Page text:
Manchester United, who are baffled by how Wayne Rooney could have interpreted recent comments by manager David Moyes as a slight upon him, will seek talks with the player’s agent Paul Stretford in an attempt to discover if the complaint is a mere fabrication, designed to manufacture his departure from Old Trafford.
The sources close to the player who two days ago wanted to convey that he was “angry and confused” have gone to ground. But the club’s chief executive, Ed Woodward, has returned three days early from United’s tour base in Sydney and is ready to stage discussions within 48 hours with Rooney and Stretford.
Woodward is expected to want to establish what Rooney actually thinks. So far, the player has not had the conviction to express his views or to allow his agent to – only permitting his emotions to be communicated through third parties.
United hoped that Rooney’s presence with the squad in South-east Asia and Australia would have allowed them to impress upon him the vision of him becoming a first-choice No 10, working in tandem with Robin van Persie.
With Woodward in transit for part of yesterday, there appeared to be no new transfer market developments for United. They may attempt to buy Tottenham Hotspur’s Gareth Bale, in a deal which would be worth £60m, though the risks attached to doing business with Spurs are well known at the top of the club.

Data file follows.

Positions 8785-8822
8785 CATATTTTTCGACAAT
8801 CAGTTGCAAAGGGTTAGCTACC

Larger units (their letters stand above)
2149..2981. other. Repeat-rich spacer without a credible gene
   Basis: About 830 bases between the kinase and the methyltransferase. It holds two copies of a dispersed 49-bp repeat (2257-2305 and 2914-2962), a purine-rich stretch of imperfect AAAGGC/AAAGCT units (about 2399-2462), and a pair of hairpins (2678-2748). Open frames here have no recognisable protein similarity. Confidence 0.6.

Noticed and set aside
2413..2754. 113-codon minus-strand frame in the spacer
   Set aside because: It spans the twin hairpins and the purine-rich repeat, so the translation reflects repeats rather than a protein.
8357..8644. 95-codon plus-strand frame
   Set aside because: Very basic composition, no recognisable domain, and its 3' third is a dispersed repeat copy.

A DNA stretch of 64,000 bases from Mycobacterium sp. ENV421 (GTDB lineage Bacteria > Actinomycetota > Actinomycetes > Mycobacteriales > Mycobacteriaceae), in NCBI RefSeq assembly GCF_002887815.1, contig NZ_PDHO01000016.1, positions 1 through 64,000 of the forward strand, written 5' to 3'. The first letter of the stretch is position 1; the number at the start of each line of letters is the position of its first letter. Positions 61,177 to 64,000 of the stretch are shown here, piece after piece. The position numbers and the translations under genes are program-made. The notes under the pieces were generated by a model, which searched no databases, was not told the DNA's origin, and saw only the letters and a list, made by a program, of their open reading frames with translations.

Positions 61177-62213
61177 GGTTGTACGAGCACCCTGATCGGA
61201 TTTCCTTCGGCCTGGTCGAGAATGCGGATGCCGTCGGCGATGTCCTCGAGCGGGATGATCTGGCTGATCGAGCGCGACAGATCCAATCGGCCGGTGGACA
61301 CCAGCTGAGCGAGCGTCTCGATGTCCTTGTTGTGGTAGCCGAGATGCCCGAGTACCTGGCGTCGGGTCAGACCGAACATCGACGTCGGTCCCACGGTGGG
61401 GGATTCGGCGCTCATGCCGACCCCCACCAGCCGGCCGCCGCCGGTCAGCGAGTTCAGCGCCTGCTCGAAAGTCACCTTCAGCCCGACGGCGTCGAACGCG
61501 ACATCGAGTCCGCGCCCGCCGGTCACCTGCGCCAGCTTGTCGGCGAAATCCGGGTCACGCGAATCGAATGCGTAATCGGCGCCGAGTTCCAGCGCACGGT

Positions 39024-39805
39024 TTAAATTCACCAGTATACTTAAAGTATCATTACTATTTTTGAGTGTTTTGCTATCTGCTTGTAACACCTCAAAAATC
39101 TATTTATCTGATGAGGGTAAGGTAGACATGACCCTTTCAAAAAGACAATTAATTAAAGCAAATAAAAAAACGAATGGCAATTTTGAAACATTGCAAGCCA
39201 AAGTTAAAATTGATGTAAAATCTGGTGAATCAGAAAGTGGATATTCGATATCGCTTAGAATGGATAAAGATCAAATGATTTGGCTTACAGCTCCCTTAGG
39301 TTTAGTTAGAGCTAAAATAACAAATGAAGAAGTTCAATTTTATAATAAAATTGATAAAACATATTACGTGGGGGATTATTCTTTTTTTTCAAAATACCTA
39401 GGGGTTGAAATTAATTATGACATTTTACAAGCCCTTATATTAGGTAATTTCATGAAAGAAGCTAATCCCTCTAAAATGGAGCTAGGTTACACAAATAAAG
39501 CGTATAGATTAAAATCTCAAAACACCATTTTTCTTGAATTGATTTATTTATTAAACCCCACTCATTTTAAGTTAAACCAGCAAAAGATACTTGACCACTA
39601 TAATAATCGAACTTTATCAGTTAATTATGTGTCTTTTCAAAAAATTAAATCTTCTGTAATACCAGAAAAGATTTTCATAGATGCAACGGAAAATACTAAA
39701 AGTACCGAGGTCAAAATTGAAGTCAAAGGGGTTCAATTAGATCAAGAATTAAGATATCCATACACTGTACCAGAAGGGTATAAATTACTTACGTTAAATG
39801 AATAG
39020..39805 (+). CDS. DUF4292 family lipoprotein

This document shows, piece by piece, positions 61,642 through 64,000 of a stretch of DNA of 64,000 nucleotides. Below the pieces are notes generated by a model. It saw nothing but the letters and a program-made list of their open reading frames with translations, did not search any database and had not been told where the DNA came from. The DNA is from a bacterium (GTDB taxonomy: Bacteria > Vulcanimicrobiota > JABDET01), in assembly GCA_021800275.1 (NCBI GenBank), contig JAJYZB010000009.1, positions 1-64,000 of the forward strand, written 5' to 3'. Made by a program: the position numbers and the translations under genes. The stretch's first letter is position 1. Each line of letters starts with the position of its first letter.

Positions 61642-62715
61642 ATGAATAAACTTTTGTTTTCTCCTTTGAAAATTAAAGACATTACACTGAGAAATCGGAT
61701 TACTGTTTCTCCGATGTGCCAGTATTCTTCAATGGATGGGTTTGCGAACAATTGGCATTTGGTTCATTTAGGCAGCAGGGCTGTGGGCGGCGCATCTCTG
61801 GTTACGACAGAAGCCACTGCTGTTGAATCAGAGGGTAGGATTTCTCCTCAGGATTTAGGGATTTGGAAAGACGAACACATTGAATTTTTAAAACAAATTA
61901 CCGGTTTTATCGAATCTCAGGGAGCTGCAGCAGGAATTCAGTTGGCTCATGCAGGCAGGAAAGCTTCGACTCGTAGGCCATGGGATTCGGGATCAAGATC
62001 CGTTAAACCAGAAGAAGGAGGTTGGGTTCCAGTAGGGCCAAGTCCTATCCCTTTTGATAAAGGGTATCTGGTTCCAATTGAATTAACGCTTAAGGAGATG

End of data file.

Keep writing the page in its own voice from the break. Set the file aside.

United discovered how challenging dealing with the Spurs chairman, Daniel Levy, can be when they chased the signature of Dimitar Berbatov until the last hours of the transfer window in 2008 – and even then only signed him after a threatened gazumping by Manchester City at the 11th hour.
United know that Levy’s determination to drive a deal into the last days of a transfer window, to exact the full financial advantage from a sale, could have them pursuing Bale all summer, only to be left with a day or two to seek an alternative if such a deal falls down.
Moyes refused to discuss Rooney further at a press conference yesterday, during which he declared that replacing Sir Alex Ferguson was “the hardest thing to do.”
Moyes said that anybody managing Manchester United would have a challenge, “even Sir Alex. But for somebody following Sir Alex, that’s the hardest thing to do. What he did will never be repeated. For anybody to do 25 years and for the trophies and the championships he has won, it would be incredible for anybody else to achieve that.”